Following his WHL career, McDonald will be joining the Carleton Ravens men’s hockey team at Carleton University. While in Ottawa, Ontario, McDonald will be 3194 km away from Lethbridge.
“I got to talk to the coaching staff and some of the players last year and I got a little bit of a taste of what it was like through what they had to say,” McDonald said about his decision to commit to Carleton.
“I had a couple former teammates, Brogan O’Brien and Aaron Boyd that played on the team, and they honestly couldn’t say one negative thing about this place. They’ve always seemed to make good decisions, so they’re good guys to trust,” he added.
While he knows O’Brien and Boyd from the Prince George Cougars, the Ravens trip to Europe to play in four exhibition games will allow McDonald the chance to bond with the teammates he’ll play with for the next four to five years.
“It’s not everyday that you get to go all the way over across the other side of the world. Also, the bonding experience with the guys, you know, you get 30 guys together like that and you’re on an airplane, you’re together 10-11 days before the season starts, it’s just a great way to bond traveling through Europe and seeing other countries, so I’m excited,” McDonald said.
While in Europe, McDonald will be about 8000 km away from Lethbridge.
But due to the connection McDonald has with his mother, he’ll feel as if he’s close to her due to the phone calls that they have.
Due to the phone calls that McDonald has with his parents, his mother believes that they are “very connected even though he has been away for so long.”
Throughout his career, McDonald’s mother has voiced her belief that all the travel to teams and spending time away from his family has given her son the chance to grow into the player he is today.
“I think their values in their home has helped guide him, but they also had the non parental string, so they can see things at a different perspective,” Marla said about the billet families McDonald has lived with.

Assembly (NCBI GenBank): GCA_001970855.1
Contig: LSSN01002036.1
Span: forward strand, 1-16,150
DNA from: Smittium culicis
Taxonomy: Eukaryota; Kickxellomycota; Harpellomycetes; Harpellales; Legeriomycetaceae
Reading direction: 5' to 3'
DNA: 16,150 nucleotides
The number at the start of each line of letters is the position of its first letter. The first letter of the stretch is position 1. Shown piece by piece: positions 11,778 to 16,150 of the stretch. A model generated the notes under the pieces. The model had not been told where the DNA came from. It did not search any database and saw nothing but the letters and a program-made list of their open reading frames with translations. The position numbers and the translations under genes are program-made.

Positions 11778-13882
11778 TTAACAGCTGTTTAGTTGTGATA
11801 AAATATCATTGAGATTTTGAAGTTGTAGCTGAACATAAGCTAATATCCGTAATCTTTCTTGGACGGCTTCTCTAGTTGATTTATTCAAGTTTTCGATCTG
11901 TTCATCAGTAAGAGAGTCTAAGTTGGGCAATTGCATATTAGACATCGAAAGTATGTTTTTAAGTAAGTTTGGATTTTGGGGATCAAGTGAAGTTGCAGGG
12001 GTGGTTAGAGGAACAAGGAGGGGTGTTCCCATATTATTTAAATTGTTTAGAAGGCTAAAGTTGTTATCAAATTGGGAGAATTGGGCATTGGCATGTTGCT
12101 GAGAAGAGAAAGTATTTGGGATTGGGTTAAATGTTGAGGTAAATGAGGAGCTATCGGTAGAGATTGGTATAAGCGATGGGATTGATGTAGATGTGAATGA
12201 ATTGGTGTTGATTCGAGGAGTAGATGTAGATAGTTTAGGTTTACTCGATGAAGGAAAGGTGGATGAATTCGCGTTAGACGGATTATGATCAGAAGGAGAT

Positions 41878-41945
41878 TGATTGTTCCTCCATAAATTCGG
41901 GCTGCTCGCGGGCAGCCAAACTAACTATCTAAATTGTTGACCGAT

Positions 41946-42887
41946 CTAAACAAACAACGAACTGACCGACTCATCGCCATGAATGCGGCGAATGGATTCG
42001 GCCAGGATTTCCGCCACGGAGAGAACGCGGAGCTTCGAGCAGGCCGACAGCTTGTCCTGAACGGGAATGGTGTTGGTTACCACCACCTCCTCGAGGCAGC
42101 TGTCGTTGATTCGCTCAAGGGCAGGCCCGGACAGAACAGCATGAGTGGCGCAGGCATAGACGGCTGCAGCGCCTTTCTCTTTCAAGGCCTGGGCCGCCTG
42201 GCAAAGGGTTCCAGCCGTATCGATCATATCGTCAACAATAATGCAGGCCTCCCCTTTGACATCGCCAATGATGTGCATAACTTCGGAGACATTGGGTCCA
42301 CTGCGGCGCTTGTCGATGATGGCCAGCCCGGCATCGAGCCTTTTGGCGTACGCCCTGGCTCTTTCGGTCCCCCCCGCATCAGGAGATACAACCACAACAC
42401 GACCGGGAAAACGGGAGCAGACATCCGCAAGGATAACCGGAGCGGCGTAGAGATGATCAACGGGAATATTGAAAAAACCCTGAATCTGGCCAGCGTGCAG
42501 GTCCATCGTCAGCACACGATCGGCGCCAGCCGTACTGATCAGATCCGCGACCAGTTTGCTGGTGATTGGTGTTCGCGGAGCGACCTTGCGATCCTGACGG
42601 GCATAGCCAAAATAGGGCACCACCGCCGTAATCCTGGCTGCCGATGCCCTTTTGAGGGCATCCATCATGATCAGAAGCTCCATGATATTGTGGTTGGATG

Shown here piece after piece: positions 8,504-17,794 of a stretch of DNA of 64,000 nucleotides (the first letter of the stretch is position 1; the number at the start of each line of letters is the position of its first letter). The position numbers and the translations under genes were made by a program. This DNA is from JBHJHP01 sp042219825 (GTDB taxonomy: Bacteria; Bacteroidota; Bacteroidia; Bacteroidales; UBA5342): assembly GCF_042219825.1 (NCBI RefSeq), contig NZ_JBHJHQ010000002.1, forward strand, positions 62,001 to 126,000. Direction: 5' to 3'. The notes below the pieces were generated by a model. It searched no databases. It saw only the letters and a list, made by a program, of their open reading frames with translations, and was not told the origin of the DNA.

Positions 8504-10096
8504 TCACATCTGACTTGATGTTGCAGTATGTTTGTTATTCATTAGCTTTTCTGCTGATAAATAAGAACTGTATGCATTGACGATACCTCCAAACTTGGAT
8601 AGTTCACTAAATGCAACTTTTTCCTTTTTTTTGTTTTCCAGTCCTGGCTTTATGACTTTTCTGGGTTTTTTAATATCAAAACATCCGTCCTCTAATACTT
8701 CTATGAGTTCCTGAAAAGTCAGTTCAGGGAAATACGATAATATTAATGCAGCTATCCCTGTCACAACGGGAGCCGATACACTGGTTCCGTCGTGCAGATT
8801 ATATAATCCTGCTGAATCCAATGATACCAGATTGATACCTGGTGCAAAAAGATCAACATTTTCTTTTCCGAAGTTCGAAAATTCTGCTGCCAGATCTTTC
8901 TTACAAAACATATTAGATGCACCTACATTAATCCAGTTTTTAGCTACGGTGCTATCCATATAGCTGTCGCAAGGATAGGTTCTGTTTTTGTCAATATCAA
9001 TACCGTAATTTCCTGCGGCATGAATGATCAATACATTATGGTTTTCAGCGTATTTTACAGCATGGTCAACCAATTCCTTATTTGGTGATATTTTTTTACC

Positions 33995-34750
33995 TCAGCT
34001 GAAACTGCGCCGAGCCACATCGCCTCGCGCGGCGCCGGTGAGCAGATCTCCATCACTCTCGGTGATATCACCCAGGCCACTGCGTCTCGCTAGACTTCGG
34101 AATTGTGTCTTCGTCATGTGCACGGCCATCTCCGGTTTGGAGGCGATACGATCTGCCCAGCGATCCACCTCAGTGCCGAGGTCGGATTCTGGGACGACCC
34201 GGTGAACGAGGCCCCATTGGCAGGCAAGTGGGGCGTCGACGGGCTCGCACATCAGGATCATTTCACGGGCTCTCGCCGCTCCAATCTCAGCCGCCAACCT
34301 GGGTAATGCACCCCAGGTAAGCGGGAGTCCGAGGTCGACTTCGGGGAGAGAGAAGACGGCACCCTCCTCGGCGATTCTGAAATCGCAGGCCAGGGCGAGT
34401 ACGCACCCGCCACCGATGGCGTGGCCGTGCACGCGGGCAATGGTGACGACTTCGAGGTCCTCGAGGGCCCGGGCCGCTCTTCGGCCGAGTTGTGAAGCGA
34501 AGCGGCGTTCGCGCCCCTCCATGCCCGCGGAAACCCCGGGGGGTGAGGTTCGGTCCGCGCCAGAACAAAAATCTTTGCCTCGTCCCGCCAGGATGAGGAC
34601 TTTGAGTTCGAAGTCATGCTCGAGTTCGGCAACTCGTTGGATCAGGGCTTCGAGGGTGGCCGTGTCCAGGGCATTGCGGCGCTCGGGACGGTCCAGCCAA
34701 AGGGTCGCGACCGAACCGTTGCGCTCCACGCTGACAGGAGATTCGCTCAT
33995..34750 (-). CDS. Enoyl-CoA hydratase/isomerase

“So, I think it helped him be more open about how things are going for him in hockey, so, he’s had a ton of different perspectives from different people along the way which helps mold him into how he is,” she added.
Furthermore, Marla has also noticed each year her son has returned home after the season, he has grown and matured much more than when he left.
“This year, I’ve just noticed a huge difference,” Marla said.
“He’s very focused, and he knows what he wants for his future, and I think the WHL and his hockey has molded him into caring more about people around him, and he’s just matured a lot over the past five to six years,” she added.
Due to all the people he has met throughout his hockey career, McDonald has learned a lot of valuable life lessons in friendship and loyalty.
“You see a lot of characters come in and out of dressing rooms, and you meet a lot of different people from the hockey world,” McDonald said.
“So, having that family bond and that bond that you have that can’t be created anywhere else besides with playing sports, so when you play sports together and you get those bonds, and you meet new people, and you get to spend a season with them, or two, or three, it’s something that’s really cherishable,” he added.
In terms of his future hockey career, McDonald and his parents hope he can go play pro one day.
“I’m also hoping after university he still tries his hand at hockey whether it’s in Europe or wherever, and I just want him to be happy, so, I just want him to enjoy what he does and I want him to be happy,” Marla said.
“I’m proud of him. Both his dad and I are proud of him,” she added.